Montreal Parks & Gardens
Built for the XXI Olympics held in the summer of 1976, Montreal's Parc Olympique (Olympic Park) includes the Olympic Stadium, the Olympic pools, Arena Maurice-Richard and the Centre Pierre-Charbonneau. A number of major events and activities continue to be held at the park each year.
With its collection of 21,000 plant species and cultivars, 10 exhibition greenhouses, some thirty thematic gardens, and teams of researchers and activities staff, the Montréal Botanical Garden ranks as one of the world's largest and most spectacular botanical gardens.
Situated in the middle of the St. Lawrence River, the islands that make up Parc Jean-Drapeau feature a number of buildings associated with Expo '67 including The Biosphere (formerly the US Pavillion) and the Place des Nations. The Gilles-Villeneuve Circuit is located at the park as is an aquatic complex, a beach and a garden. Activities include cycling, in-line skating, sailing, windsurfing, canoeing and kayaking.
Located downtown and comprising an entire city block, this city square is bordered by Sainte Catherine street east and Saint Hubert street and features art installations, a large-scale outdoor chess board and is a cultural hub for many festivals and community events.
This large green space in the middle of the city is a popular destination in the summer for those who want to enjoy the sunshine and spend some time outdoors. The park features a playground, tennis courts, a soccer pitch and enough open space for a football game or some Frisbee. There are also shady areas to have a picnic.
Champ-de-Mars Park is located behind City Hall and contains remains of Montreal's fortifications.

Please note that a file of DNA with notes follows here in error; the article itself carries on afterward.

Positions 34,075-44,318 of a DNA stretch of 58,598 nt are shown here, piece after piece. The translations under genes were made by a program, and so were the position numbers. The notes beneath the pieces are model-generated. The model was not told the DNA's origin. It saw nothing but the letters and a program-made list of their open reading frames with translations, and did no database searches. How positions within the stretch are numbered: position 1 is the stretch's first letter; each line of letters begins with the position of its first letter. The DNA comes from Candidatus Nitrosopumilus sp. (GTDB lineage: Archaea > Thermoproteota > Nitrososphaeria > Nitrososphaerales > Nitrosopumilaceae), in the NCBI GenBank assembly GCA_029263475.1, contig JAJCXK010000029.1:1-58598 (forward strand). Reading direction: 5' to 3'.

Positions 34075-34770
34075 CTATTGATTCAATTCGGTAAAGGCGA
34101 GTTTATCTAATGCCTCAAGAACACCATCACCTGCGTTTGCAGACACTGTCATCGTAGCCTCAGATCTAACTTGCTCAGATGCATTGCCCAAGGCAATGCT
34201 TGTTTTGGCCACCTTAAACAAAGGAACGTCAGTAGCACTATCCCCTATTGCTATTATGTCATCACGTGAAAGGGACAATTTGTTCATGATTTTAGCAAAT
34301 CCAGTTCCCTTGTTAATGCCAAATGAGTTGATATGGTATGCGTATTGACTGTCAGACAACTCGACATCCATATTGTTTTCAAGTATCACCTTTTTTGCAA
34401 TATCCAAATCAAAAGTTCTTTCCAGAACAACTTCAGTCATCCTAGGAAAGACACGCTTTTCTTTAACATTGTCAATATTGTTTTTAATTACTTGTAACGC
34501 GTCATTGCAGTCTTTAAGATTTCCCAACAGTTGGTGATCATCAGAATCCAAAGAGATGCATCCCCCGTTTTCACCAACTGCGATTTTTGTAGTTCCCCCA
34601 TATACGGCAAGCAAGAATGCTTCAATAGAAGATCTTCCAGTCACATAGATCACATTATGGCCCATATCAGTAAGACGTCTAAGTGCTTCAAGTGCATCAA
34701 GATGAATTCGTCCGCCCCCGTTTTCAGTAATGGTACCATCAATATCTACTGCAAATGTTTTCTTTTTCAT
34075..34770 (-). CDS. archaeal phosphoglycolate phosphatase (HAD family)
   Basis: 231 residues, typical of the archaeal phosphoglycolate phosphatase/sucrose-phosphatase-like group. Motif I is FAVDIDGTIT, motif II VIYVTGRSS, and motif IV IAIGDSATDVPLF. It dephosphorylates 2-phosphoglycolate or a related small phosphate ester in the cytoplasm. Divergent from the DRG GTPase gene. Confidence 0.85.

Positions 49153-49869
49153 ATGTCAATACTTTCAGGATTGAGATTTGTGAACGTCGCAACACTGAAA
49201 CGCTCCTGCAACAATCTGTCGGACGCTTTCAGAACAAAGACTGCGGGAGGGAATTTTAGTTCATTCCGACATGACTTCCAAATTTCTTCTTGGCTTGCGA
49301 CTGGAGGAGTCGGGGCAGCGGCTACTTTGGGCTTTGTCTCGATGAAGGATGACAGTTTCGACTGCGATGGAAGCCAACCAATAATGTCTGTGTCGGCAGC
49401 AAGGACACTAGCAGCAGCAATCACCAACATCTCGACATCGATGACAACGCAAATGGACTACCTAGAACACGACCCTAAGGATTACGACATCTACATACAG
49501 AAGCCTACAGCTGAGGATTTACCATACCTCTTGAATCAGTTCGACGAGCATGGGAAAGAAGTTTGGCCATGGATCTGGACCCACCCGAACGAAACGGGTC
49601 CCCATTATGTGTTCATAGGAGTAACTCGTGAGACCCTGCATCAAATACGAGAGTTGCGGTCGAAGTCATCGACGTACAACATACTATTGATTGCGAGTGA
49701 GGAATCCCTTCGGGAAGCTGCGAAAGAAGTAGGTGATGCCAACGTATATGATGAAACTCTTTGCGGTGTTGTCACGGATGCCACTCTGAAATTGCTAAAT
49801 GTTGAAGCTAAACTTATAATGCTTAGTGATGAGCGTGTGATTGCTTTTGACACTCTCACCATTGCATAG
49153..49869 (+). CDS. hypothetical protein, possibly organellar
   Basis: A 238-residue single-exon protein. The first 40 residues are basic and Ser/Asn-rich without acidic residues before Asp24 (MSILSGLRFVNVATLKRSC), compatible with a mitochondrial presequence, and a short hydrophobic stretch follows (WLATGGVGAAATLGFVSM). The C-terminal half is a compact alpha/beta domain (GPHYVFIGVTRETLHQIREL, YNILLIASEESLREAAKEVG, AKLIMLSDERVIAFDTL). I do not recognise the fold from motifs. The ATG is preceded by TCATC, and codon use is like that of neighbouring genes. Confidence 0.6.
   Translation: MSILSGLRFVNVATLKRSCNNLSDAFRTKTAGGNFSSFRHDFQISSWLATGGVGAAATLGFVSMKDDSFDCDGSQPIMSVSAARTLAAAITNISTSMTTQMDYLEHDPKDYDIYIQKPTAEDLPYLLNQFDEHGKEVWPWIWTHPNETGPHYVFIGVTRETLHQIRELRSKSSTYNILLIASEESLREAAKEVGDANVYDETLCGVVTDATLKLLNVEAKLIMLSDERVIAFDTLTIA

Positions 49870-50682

An island in the St. Lawrence River, Ile Sainte-Helene (Saint Helen's Island in English) is situated in the city of Montreal. The island is home to the biosphere, La Ronde and the Stewart Museum. The annual fireworks competition is also held on this island, which makes up part of Jean Drapeau park with Ile Notre-Dame.
Parc Maisonneuve, which was named after the first governor of Montreal, is one of the city's largest urban parks at 118 ha (291.5 acres). Featuring the Botanical Gardens, a 9-hole golf course and 15 km (9.3 mi) of hiking and walking paths, the park also includes is a skating rink and cross-country skiing trails in winter.
Located behind Louis-Riel high school in Montreal's Mercier-Hochelaga-Maisonneuve borough, this park features 12 tennis courts and a baseball diamond.
Place du Canada
This small green space in the heart of Montreal is the southern portion of Square Dorchester. Located across boulevard Rene Levesque Ouest from the square, the park features a statue of Canada's first Prime Minister, Sir John A. MacDonald.
The area that is now Square Dorchester was a cemetery at the beginning of the 19th century and victims of the 1832 cholera epidemic were originally buried here. The cemetery was moved in 1855 and the area is now a park that features statues of former Prime Minister Sir Wilfred Laurier and poet Robbie Burns, as well as a monument to soldiers killed in the Boer War.
La Fontaine Park is a large urban park in the heart of Montreal. Home to grand, old trees, two ponds and a waterfall, public artworks and bike paths, this picturesque 26-ha park is popular with strollers and cyclists in warmer months and skaters in winter. It is also home to the Theatre de Verdure--an outdoor theatre that hosts free performances in spring.